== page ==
Estuaries and their surrounding wetlands are bodies of water usually found where rivers meet the sea. Estuaries are home to unique plant and animal communities that have adapted to brackish water—a mixture of fresh water draining from the land and salty seawater.
Sonar, short for Sound Navigation and Ranging, is helpful for exploring and mapping the ocean because sound waves travel farther in the water than do radar and light waves. NOAA scientists primarily use sonar to develop nautical charts, locate underwater hazards to navigation, search for and map objects on the seafloor such as shipwrecks, and map the seafloor itself. There are two types of sonar—active and passive.
There is good news for people that want to protect the oceans. And that is marine protected areas, but in particular, in the United States, it’s National Marine Sanctuaries.
When I first started as a maritime archaeologist, you would go out in a boat, you would take a look at a spot on the land and another spot, and if they lined up right, you’d figure you were more or less over a shipwreck that you plotted, you’d jump into the water, you’d swim down, and there it would be. And you might share that with the other diver that was with you.
One of the things that we’ve learned when we look at shipwrecks in particular but other parts of archaeology is when something is preserved, when it’s set aside, it’s almost like money that you put in the bank. But it’s money that you can’t make another deposit to. Once you start taking it out, it’s gone forever. That’s why as archaeologists, we’re very careful to look and not touch, more often than not. In the time I’ve been an archaeologist, I’ve seen the technology change so much that if I could go back and say, “Hold on! Don’t dig that ship up now! Let’s wait thirty years or forty years because we’ll learn twice as much!” I would go back and have that conversation with myself and others.
So much of history has really been tightly kept in a little box that archaeology is now cracking open. I started in archaeology when I was fourteen.
Maritime archaeology is the study, from what people leave behind, of how we as human beings have interacted with the oceans and with lakes and rivers.
I’ve seen ancient ships from a time when the Mediterranean was an expanding area of different cultures from ancient Egypt to the Phoenicians, to the rise of the Greeks and the Romans.
The way archaeology works is often times it gives us information that isn’t in the history books. In some cases, there are no history books.
In some areas, the maps used for navigation on the ocean, called nautical charts, still show information acquired in the 1800s, so there is a LOT of work to do!
Boaters rely on NOAA's nautical charts for depth measurements so they don't accidentally ground on sandbars or other underwater obstructions. See how NOAA updates nautical charts with high tech tools—including new experimental ocean "robots" that are small enough to survey the nation's shallowest coastal areas.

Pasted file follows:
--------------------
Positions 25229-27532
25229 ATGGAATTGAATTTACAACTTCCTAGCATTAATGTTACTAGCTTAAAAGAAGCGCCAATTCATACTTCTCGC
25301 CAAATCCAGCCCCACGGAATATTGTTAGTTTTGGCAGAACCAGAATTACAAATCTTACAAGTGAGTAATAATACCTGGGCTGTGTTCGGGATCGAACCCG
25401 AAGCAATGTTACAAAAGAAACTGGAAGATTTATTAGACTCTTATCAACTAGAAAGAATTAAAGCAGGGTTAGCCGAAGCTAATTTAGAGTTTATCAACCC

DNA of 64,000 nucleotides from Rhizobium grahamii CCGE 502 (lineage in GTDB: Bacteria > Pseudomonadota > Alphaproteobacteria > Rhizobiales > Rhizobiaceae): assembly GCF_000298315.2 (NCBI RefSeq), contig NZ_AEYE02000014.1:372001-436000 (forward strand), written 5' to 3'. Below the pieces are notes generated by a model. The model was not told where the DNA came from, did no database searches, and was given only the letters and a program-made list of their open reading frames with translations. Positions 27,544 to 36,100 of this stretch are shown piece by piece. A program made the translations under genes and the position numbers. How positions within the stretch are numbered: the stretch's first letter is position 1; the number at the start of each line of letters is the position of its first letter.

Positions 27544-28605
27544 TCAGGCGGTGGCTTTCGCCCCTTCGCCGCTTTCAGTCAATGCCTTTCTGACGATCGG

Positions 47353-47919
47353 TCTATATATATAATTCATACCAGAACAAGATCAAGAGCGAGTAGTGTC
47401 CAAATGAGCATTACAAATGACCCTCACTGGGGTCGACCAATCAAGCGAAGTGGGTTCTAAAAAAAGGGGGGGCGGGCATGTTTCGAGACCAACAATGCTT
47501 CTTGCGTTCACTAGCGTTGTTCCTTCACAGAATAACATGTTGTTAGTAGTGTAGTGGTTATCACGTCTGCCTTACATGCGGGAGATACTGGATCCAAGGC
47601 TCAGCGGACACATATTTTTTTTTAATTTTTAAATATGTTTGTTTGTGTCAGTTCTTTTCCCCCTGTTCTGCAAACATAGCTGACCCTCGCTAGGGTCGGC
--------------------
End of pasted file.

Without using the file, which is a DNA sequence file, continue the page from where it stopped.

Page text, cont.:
We visit a research station perched at the end of a long pier in Duck, North Carolina, to get a close-up look at the microwave radar water level sensor—a revolutionary step forward in how NOAA measures water levels around the nation.
My name's Andy Bowen, I'm a research specialist at Woods Hole Oceanographic Institution and the project manager for the development of the Nereus vehicle.
Every day we are surrounded by noises, from cars and planes, construction sites, and factories. While for most of us it is an annoyance, in some cases it can be harmful.
Henry Stommel, an eminent oceanographer from Woods Hole Oceanographic Institute, envisioned the day that there would be "a thousand swimming robots" in the sea.
In the waters off of Martha's Vineyard, the Office of Naval Research is using unmanned and robotic systems to investigate how sediments on the ocean floor are moved around by currents and waves.
This is the Okeanos Explorer. Its name comes from the Greek word for ocean.
Scientific research doesn’t always take place in a laboratory, so neither should your science class.
Not too long ago, scientists studying the ocean made a fascinating discovery that has helped us better understand our planet Earth.
More than two and half miles below the surface, the wreckage of the Titanic rests on the seafloor …… both as a memorial and a living laboratory.
For nearly 200 years the US Coast Guard has been tasked with preserving our country's marine resources. That means tending to the oceans by protecting it from the castoffs of our human lives.
It’s March 8, 1862 and an epic battle of the Civil War is underway in the waters off Hampton Roads, Virginia. The Confederate CSS Virginia faces off against its northern opponent, the USS Monitor.
Algae play a vital role in the marine ecosystem. They provide food for all sorts of species. But in rare instances, they can also do harm.
Argo is a global array of more than 3,500 free-drifting profiling floats that measure the upper two thousand meters of the ocean.
In the waters off San Francisco Bay… in the Gulf of the Farallones National Marine Sanctuary… lie hundreds of mysteries.
What is it like to work on a NOAA ship? Come aboard the NOAA Ship Thomas Jefferson where collecting data for NOAA nautical charts requires science and technology...but most importantly, passionate, ad ...